Shepton Mallet Hort Soc on trend 2019

These notes were taken during Naomi Slade’s talk – Delving into Dahlias – Naomi Slade

Interesting facts

  • Many Dahlias are from the mountainous regions of Central America and therefore they like good drainage and humidity
  • Known due to their hollow stems as the ‘water pipe plant’
  • Many Dahlia tubers are edible as are the petals
  • Dahlia pinnata was cultivated by the Aztecs and was introduced to Spain in 1798. Modern dahlias are often the product of hybridization between D. pinnata and Dahlia coccinea
  • Dahlias were brought to Europe in the 18th Century by plant collectors which sparked off hybridisation leading first to ‘Ball’ forms, then Anemone forms (e.g. D. ‘Totally Tangerine’)
    Until the Great Exhibition in London in 1851, Dahlias were only for the elite plant collectors, the exhibition was the first exposure to the public which led to even more hybridization leading to Collaretted types, Lilliput types, Cactus (e.g. ‘Willo Flecks’) and Peony types (e.g. D. ‘Bishop of Llandalff’)
  • Dahlias are octaploid which means they have 8 sets of chromosomes (we are diploid with only 2 sets), this makes for endless genetic diversity and hybridization options. Save your seeds and see what grows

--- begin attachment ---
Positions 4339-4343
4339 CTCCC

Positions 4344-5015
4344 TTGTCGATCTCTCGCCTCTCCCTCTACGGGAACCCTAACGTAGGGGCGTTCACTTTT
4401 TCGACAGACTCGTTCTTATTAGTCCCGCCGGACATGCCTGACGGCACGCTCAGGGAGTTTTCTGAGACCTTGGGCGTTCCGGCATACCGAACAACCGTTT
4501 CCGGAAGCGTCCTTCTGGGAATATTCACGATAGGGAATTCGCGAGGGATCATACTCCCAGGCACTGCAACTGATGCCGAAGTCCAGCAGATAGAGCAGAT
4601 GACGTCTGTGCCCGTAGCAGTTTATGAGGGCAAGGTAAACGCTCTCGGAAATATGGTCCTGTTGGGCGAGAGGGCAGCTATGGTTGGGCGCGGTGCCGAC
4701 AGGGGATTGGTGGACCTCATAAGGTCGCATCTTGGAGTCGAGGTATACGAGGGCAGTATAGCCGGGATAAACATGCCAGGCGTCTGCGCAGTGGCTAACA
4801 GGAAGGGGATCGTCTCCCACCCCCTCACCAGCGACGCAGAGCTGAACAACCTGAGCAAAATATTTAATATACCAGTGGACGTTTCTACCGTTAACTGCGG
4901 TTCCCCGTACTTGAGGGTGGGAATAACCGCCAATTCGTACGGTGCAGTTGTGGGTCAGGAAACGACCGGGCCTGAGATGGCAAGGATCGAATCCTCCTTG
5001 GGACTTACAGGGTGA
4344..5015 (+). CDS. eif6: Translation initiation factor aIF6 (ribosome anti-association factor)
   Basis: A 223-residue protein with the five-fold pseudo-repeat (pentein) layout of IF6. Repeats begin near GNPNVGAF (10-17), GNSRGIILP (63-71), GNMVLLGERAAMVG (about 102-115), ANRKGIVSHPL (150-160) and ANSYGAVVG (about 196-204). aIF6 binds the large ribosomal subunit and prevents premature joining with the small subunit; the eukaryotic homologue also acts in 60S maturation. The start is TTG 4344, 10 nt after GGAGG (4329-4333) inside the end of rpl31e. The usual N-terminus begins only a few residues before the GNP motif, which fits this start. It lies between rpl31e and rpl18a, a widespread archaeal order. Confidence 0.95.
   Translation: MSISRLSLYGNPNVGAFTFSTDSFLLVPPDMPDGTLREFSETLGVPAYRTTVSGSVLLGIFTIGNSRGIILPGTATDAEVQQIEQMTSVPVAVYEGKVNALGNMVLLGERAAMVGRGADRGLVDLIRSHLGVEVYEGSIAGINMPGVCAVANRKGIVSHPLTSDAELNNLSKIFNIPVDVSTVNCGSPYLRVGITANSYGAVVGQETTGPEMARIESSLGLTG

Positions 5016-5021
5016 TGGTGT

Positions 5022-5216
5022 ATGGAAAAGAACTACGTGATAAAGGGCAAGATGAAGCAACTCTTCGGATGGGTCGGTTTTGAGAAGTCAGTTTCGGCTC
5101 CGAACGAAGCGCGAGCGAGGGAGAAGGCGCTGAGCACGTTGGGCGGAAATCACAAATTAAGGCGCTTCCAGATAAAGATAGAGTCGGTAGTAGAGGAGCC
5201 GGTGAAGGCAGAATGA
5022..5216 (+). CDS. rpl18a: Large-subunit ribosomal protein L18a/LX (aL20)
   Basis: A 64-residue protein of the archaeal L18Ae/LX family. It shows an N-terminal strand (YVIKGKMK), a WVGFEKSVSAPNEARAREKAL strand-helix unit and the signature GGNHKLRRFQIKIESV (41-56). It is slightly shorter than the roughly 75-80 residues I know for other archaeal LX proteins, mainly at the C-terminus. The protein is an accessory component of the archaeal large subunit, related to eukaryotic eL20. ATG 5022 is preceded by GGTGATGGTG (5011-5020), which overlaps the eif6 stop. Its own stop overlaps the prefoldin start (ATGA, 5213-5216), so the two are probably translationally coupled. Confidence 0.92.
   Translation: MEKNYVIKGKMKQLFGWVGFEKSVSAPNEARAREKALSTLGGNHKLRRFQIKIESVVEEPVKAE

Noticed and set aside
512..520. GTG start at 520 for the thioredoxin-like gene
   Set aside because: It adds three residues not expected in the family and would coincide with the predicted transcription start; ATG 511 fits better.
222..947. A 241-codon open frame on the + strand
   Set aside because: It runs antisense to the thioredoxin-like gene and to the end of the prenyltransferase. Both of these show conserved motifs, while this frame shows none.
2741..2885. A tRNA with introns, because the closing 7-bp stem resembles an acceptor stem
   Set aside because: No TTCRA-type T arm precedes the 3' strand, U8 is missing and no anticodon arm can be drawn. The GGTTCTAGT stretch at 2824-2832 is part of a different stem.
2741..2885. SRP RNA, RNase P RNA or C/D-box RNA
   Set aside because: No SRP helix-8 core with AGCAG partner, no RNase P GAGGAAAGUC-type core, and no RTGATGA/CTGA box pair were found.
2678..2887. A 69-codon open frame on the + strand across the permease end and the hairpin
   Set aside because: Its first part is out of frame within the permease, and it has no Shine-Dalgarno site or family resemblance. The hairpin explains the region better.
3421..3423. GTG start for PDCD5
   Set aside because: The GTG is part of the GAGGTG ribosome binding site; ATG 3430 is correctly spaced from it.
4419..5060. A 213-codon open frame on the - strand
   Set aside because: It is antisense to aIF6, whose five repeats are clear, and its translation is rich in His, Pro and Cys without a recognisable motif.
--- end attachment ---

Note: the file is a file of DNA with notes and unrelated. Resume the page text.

• Dahlias are related to Jerusalem artichoke, their carbohydrate storage food is the same – inulin
  • Dahlias fell from popularity in about 1940′s
  • Dahlia Renaissance in 2000 – new uses of Dahlias for containers and floristry rather than only showing them
  • New cultivars from New Zealand e.g. ‘Moonfire’, ‘Happy Single Party’ and the bronze foliaged ‘Mystic Dreamer’
  • The National Collection of Dahlias is near Penzance, free to visit and well worth it
  • Dead heading helps to enhance flowering

Check out

Dahlia ‘Hamari Gold’

Dahlia imperialis – grows to 6-8m although more usually 2-3 and rarely flowers in our climate

Dahlia merkii – single scrambling plant good to mix into borders, can take a while to establish

 

Editor’s note – Try

Orange Dahlia with Stipa tenuissima, pale yellow Achillea, and yellow Kniphofia

 

Notes by Angela Morley www.wildgardens.co.uk